I know what everyone is thinking: easier said than done. ‘Happiness’ is not really just a mouse click and $50 dollar donation to charity away. After all, the nature of poverty is cyclical, where each contributing factor facilitates and affects others. For example, take a child living in extreme poverty. Because she lives in less than sanitary housing conditions and her parents can’t afford to feed her nutritious (if any) food, she is more prone to illness. And if her parents can afford to transport her to school, she is often too tired or sick to participate. These factors–education, health, housing–all interact and affect one another, making it difficult for the poor to experience upward mobility. There are also larger structural factors that contribute to poverty, such as corruption within government institutions and a struggling economy. The concept of poverty is so overwhelmingly complex that just thinking about it is enough to make a person feel depressed and helpless. And when someone in the position to help feels helpless, the tempting attitude is one of apathy, because it is much easier to avoid problems than to solve them, especially when they don’t direct affect one’s own quality of life. So the real question that anyone in a position to help must ask themselves is: What is the source of apathy?
In his book, A Hole in our Gospel, Richard Stearns, the current president of World Vision, highlights one major source of apathy for Christians. As Stearns sees it, Christians have mostly ignored the charge Jesus gives to his believers in the Beatitudes to help the poor and the downtrodden because of the focus on the next life. Christians see the Beatitudes as a promise to the poor in heaven, rather than an actionable reality that will be ushered in on earth. Stearns refers to the reduction of the gospel to an eschatological focus as “fire insurance,” in which Christians are covered for the afterlife, and must therefore accept poverty as an uninsurable worldly affliction. This view facilitates an apathetic approach to evangelism, in which the right words can absolve Christians from the dual responsibility of word and action. John MacArthur noted the disparity between word and action in his observation that, “Hell will be full of people who thought highly of the Sermon on the Mount. You must do more than that. You must obey it and take action.” Similarly, St. Francis of Assisi noted, “Preach the gospel always, use words only when necessary.” Both men note that words should be accompanied by action; otherwise, the Sermon on the Mount is just a moral suggestion.
There is perhaps another, more institutionalized source of apathy, noted by Roger Thurow and Scott Kilman in their book, Enough, that exists on a global scale and threatens to widen the gap between the rich and the poor. Kilman and Thurow embarked on a journalistic quest to discover why the poorest people on earth starve when there is actually enough food produced to feed them. On this quest, they interviewed several Ethiopian farmers, each of whom expressed frustration over the fact that Ethiopian grain couldn’t compete in the market with the price of grain from subsidized farms in the United States. Since the Ethiopian government can’t afford to subsidize Ethiopian farms, U.S. grain monopolizes Ethiopian markets, causing a surplus of homegrown grain to go to waste. Changing Americans policies to accommodate the growth of markets in Africa would be admitting that our policies designed to provide food aid to developing nations were actually detrimental to fledgling markets. Perhaps the United States government appears apathetic to the expressed needs of African farmers because we are either unwilling or embarrassed to take responsibility for faulty policy. The United States is hardly calloused to the idea of foreign aid, but long term growth in developing nations requires a reevaluation of the policy that we impose on other nations, and collaboration with those countries to support organic growth.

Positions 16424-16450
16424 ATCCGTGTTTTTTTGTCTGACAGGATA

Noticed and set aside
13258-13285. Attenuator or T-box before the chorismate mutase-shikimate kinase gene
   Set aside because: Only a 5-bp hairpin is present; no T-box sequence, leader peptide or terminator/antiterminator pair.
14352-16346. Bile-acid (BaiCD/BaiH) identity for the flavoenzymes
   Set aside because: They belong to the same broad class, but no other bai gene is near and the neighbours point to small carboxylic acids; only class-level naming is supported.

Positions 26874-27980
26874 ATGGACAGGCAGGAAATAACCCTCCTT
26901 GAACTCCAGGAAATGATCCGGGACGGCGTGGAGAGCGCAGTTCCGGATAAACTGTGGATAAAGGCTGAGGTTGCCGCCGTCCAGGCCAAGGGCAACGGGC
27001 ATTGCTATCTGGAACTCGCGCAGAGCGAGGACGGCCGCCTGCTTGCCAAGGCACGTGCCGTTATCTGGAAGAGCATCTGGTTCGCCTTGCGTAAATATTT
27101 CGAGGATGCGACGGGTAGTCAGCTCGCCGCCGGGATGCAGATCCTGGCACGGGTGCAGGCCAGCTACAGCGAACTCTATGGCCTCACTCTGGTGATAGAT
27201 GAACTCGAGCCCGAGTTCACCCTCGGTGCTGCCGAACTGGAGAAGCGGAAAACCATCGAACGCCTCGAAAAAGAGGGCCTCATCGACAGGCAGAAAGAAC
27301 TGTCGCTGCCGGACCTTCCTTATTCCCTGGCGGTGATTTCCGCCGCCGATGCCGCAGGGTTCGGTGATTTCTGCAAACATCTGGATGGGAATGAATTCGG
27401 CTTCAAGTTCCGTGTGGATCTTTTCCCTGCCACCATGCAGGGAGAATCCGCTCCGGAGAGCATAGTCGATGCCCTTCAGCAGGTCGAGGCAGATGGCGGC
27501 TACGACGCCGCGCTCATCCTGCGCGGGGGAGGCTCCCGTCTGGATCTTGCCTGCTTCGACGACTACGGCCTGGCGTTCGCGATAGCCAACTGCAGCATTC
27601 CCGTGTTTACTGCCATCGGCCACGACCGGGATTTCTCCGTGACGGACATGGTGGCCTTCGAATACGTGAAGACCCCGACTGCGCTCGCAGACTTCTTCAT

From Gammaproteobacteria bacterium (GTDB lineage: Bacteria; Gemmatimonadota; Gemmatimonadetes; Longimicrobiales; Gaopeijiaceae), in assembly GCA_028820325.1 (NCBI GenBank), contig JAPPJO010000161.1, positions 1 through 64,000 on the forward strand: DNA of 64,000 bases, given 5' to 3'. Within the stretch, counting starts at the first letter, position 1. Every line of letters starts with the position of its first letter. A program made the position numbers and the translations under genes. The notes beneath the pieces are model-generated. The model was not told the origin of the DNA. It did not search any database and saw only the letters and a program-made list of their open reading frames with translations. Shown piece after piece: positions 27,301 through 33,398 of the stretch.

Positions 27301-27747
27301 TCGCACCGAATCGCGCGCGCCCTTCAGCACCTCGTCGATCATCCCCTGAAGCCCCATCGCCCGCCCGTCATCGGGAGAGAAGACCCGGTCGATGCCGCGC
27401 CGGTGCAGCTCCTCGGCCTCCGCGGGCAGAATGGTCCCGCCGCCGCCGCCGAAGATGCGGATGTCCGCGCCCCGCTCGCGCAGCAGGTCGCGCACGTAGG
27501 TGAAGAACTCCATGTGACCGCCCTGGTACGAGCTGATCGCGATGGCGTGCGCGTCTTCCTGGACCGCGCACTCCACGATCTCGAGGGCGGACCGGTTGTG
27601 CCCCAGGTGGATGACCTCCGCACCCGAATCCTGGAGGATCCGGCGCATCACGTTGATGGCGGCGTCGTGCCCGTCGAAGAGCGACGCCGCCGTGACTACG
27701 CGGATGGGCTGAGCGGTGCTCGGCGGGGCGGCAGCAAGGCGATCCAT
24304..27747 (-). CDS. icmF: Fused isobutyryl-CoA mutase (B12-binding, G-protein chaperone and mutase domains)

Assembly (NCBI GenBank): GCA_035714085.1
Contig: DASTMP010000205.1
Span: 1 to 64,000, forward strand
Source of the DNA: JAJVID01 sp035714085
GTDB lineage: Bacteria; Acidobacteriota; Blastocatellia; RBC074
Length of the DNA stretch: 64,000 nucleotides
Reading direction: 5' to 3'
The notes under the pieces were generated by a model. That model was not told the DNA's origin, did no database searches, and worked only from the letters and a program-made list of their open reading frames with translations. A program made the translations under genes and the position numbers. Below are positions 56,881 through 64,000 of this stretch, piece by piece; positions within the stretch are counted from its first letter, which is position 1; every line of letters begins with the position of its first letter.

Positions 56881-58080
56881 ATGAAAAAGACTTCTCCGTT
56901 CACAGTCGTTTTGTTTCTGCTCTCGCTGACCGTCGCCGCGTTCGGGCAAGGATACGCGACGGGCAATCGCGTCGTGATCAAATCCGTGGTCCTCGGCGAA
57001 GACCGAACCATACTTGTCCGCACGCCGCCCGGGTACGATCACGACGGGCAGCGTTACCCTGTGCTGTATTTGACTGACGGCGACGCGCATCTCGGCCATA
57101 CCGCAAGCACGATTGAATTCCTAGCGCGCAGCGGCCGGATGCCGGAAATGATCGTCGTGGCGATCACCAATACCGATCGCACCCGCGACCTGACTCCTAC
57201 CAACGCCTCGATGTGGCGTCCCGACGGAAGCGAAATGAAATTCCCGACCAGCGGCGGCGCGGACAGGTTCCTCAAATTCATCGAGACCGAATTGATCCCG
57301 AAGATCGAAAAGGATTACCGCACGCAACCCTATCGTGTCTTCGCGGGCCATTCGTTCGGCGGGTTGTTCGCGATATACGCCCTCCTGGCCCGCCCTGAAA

So why don’t more people engage the directive given by Jesus in the Beatitudes? It seems that the answer to this question lays partly in the idea of compartmentalization. Most people in the world aren’t callously apathetic to the idea of poverty, and would consider “the elimination of extreme poverty” a worthwhile cause. But many of these people, like me, are big picture thinkers, meaning, they are excited by the vision, and can see the desired outcome surrounded by a shimmering, ethereal light at some point in the future, but are too overwhelmed to actually address the issues. On numerous occasions, I have found myself thinking about what it would be like to live on less than $1 per day, as 1.2 billion people do, and have become too overwhelmed to even think about ways that I could help. Poverty is such a holistic problem that it is difficult to identify the best and most effective means to help. There is a poster that hangs in almost every division within the ONE office that quotes Margaret Mead, and reads “Never doubt that a small group of thoughtful, committed people can change the world. Indeed it is the only thing that ever has.” This quote speaks straight to big picture thinkers who struggle with the overwhelming number of avenues through which to pursue the fight against extreme poverty and calls them to commitment. If you commit to a cause, truly put thought into the details of that commitment, and are willing to put long hours into making excel spreadsheets (I speak from experience on that one), apathy will succumb to action. Let me put it another way: if we succumb to apathy, we are disobeying a clear, biblical directive.